‘Happy Mother’s Day!’ the greeting cards tell us! And in many ways the sentiment is right. A day to celebrate all that mothers do – what could be the problem with that?
I prefer the phrase ‘Mothering Sunday’. This more traditional reference seems to encompass more of what it is to be a mother. A day when, in years gone by, people returned to their ‘mother church’ and spent time with their family.
‘Mothering Sunday’ also gives space for a wider range of emotions that this day often evokes. Whilst I hope you have a ‘happy Mother’s Day’, I am all too aware that things may not be that straightforward. Maybe you’re a parent who’s finding this calling really difficult right now. Maybe you’re someone who is both hopeful and desperate in your waiting. Maybe you miss your own mother or have a challenging relationship with her. Maybe your children are far away, walking away, taken away. Maybe you said goodbye to your child before you even got to say hello.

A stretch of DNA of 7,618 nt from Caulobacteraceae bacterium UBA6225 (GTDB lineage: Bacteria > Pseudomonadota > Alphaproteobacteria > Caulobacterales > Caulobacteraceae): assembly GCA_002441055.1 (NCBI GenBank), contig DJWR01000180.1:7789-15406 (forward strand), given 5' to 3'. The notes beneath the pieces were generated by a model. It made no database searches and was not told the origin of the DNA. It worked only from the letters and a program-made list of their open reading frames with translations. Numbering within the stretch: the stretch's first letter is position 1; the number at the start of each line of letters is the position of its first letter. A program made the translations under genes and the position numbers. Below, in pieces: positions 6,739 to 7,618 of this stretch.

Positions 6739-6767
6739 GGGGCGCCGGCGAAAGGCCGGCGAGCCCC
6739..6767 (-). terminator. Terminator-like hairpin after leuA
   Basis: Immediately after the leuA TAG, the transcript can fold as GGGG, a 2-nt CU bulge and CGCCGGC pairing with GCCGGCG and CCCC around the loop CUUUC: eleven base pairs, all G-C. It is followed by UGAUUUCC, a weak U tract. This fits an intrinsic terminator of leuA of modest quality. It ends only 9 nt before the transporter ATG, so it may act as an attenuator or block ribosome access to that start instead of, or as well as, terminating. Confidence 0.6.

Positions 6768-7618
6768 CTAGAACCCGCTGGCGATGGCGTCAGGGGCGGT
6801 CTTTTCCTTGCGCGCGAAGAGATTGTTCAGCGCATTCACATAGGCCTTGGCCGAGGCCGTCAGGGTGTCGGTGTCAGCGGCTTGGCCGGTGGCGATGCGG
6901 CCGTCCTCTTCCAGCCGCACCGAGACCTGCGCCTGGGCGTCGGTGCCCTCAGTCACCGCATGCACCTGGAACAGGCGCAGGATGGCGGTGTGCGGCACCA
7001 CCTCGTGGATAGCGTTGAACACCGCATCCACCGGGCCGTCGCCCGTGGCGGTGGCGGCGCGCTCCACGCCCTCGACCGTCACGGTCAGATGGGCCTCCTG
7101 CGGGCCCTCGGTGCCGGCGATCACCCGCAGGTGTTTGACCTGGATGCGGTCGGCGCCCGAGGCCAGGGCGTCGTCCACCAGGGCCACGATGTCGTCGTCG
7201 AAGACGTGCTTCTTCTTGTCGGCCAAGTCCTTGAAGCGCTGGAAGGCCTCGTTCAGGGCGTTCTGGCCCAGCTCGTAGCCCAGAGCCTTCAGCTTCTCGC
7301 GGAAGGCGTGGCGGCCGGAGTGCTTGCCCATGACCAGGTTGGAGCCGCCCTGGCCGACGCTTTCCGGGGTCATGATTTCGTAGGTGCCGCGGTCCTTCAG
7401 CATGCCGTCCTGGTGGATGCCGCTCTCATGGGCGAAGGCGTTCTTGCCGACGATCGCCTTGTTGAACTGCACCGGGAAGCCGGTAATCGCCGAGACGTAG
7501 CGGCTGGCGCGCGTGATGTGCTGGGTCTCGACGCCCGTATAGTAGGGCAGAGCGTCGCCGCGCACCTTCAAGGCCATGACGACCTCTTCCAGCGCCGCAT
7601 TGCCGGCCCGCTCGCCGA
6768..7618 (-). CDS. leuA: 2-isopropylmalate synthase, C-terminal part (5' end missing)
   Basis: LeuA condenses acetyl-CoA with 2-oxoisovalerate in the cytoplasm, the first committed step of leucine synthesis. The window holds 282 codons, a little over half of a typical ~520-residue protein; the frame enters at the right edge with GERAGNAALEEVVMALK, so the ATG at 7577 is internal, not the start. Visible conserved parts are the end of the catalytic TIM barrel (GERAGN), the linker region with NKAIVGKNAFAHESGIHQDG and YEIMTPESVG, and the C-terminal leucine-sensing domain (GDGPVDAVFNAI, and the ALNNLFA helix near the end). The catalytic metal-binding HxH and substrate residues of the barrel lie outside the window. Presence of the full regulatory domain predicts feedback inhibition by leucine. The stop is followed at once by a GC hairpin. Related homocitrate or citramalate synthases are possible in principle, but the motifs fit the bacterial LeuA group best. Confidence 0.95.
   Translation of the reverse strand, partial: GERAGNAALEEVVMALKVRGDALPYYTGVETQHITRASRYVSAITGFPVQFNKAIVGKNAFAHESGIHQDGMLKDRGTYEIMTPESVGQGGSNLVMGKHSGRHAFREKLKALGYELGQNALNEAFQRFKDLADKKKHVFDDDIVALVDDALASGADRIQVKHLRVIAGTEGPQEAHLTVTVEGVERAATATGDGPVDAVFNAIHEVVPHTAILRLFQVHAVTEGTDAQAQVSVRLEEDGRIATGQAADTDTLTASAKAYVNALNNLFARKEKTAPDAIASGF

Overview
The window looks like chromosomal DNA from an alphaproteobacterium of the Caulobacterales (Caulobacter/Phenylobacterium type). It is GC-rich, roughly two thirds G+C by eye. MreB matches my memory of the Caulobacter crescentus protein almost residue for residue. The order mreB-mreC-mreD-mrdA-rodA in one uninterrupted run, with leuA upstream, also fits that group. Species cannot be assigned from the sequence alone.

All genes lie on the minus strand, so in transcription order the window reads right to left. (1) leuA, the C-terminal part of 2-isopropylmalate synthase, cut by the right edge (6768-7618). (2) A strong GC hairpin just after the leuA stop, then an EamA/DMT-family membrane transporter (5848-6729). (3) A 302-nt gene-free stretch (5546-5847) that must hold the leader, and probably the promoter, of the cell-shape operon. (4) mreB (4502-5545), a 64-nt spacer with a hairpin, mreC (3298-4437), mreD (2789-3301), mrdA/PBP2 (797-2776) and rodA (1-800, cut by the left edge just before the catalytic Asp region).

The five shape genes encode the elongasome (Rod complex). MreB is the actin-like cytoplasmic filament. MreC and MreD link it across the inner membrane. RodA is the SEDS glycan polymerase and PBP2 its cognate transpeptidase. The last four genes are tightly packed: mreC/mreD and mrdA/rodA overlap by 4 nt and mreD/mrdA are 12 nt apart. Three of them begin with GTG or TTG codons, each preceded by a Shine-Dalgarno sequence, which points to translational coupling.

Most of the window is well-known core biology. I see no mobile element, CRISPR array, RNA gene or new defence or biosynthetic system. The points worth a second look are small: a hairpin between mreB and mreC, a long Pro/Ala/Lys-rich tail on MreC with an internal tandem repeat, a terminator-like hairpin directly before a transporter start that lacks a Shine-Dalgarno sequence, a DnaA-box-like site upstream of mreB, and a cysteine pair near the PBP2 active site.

And yet in all these things we have a heavenly Father who knows and understands our personal journey, because he himself is a parent. He gave away his own Son, Jesus Christ, so that we can be his adoptive children. This God who we can choose to know is unchanging and unending, no matter what your Mother’s Day looks like. His word remains, and he loves us, no matter how this day makes you feel.
Perhaps one of the reasons the ‘happy Mother’s Day’ sentiment can be challenging to so many of us, is that is puts mothers in the place of God. We can never live up to the expectations of the greetings card world, that we can be all things to all people. As we take the time this morning to appreciate the women in our church, let us all the more celebrate the creator God who, longs to do his perfect mothering of us.
Let this be our truth this Mothering Sunday: “See what great love the Father has lavished on us, that we should be called children of God! And that is what we are!” (1 John 3:1). That knowledge can truly make for a happy Mother’s Day.
Written for my sons, Levi and Finn, with the prayer that they will grow up to know this great truth. And also, for my daughter Imogen, who is already at home with Jesus. She sees face to face, what we see in part – the wholeness of God’s parenting love. (1 Corinthians 13:12)